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Carrington Securities LP

Page last updated: 10 Aug 2010

DATE: 10 August 2010
WARNING: Unsolicited Offer for DNZ Property Fund Limited Shares

Shareholders in DNZ Property Fund Limited should be wary of an offer by Carrington Securities LP to buy their shares for $0.60 per share.

The Securities Commission reminds investors to be cautious of any unsolicited offer to purchase their investments and urges investors to seek professional advice before making any decision to accept the offer.

As the shares are not currently trading on any organised market, there is no market price against which investors can assess the offer and accordingly, it is very difficult to accurately assess the value of the company's shares. Shareholders should consider, together with other relevant factors, the indicative price range of $0.80 to $1.05 per shares which is set out in DNZ Property Fund Limited's prospectus.

Under securities legislation it is not illegal to offer to buy securities below their face value. Any offer to buy securities from investors must not be misleading or deceptive.

The general partner of Carrington Securities LP is Mr Bernard Whimp.

DATE: 16 March 2011
Commission Issues Warning on Unsolicited Offers from Carrington Securities and Energy Securities LP

The Securities Commission is warning investors to be very wary of any unexpected offers they may receive for their shares or other investments.

Over the past week, the Commission has become aware of a number of unsolicited offers, including for TrustPower shares and for units in the DNZ Property Fund.

The offers have been made by limited partnerships, Carrington Securities and Energy Securities LP of which Bernard Whimp is general partner.

Unlike earlier unsolicited offers on which the Commission has issued warnings, these offers are made at prices that appear at first sight to be above their market value. However, payment for the shares or units is deferred and wouldn't be received by the investor in full for as long as 10 years - with yearly payments being made in instalments of only a few cents a year per share.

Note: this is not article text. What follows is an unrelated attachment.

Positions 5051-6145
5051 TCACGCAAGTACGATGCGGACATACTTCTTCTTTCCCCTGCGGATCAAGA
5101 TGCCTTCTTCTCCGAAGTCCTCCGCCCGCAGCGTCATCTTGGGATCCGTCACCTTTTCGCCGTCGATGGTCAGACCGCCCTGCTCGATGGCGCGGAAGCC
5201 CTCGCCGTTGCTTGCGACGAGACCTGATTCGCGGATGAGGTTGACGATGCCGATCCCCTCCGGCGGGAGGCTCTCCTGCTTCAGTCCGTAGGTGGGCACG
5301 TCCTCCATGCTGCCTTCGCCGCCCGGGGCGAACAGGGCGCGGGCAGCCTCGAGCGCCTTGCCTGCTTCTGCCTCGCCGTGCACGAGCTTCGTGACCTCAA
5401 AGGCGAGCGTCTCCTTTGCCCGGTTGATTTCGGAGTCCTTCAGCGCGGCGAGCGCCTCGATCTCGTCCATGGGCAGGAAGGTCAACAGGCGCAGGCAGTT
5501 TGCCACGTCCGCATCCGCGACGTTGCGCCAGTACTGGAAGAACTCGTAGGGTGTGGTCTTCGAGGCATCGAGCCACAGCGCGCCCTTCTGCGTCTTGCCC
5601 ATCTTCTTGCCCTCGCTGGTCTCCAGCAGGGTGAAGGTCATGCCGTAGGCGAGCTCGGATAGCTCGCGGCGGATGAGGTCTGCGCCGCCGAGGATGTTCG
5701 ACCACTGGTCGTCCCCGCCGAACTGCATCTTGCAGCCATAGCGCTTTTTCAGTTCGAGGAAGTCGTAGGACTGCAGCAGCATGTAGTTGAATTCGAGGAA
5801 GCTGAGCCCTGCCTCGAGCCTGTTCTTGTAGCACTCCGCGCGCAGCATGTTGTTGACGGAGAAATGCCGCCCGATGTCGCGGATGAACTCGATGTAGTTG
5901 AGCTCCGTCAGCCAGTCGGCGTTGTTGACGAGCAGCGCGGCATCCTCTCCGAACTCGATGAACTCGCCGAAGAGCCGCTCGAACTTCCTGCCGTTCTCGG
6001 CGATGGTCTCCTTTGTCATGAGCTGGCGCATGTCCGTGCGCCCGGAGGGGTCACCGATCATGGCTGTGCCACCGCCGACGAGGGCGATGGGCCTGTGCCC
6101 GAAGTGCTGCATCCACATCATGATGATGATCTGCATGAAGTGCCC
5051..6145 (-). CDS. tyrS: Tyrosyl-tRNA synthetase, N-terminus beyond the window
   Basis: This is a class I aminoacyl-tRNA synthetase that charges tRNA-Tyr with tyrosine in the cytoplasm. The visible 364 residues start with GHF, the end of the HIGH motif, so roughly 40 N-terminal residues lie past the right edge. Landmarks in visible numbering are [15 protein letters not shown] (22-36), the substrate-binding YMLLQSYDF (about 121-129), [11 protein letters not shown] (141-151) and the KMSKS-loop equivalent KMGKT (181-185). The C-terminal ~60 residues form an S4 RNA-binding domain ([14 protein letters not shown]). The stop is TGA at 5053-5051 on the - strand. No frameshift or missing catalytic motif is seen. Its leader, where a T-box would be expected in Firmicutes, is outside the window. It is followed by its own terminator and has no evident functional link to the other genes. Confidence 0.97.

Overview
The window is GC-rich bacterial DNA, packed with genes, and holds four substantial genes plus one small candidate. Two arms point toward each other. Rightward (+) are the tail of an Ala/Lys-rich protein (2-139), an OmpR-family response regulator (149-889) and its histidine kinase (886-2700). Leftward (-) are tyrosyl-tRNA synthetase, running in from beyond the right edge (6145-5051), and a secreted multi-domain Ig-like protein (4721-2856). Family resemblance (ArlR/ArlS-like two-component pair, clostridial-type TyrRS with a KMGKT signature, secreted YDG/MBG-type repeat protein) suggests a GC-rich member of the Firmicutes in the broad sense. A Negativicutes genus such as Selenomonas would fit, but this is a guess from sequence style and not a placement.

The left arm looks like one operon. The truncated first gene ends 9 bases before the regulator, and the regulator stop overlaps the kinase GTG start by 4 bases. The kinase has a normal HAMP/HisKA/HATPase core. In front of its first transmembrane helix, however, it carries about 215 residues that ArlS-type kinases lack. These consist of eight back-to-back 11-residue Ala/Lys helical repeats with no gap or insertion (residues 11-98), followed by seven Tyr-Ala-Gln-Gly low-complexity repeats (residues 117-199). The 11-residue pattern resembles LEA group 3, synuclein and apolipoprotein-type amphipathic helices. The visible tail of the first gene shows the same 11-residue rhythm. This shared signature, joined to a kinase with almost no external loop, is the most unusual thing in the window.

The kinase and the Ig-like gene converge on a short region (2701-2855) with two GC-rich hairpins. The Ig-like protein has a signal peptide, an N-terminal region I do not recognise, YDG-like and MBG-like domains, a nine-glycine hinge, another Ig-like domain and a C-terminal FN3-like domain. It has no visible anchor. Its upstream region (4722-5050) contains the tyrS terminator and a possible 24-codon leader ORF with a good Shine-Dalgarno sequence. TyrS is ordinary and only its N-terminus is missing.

This means that the offers are worth significantly less than may appear at first sight and may even mean that the investor will never receive the full payment if the offeror is unable or unwilling to pay at any time in the future.

The Commission has also been informed that requests have been made by Mr Whimp for copies of the share registers of a significant number of New Zealand listed companies and suspects that a large number of investors may soon receive unexpected offers for their investments.

Commission Chairman, Jane Diplock said "We strongly recommend that any investor who receives an unexpected offer to buy their investments takes the time to check they understand a few simple facts about the offer - including both how the price being offered compares with the market price and also when the purchase price is payable - and to seek advice and support from another person. Ideally a reputable financial adviser, but talking with the Citizens Advice Bureau or even family and friends can be a good start."

While it is not illegal to make an unsolicited offer to buy investments, it is against the law to mislead or deceive investors into accepting an offer and the Commission is urgently reviewing the current offers in light of that requirement.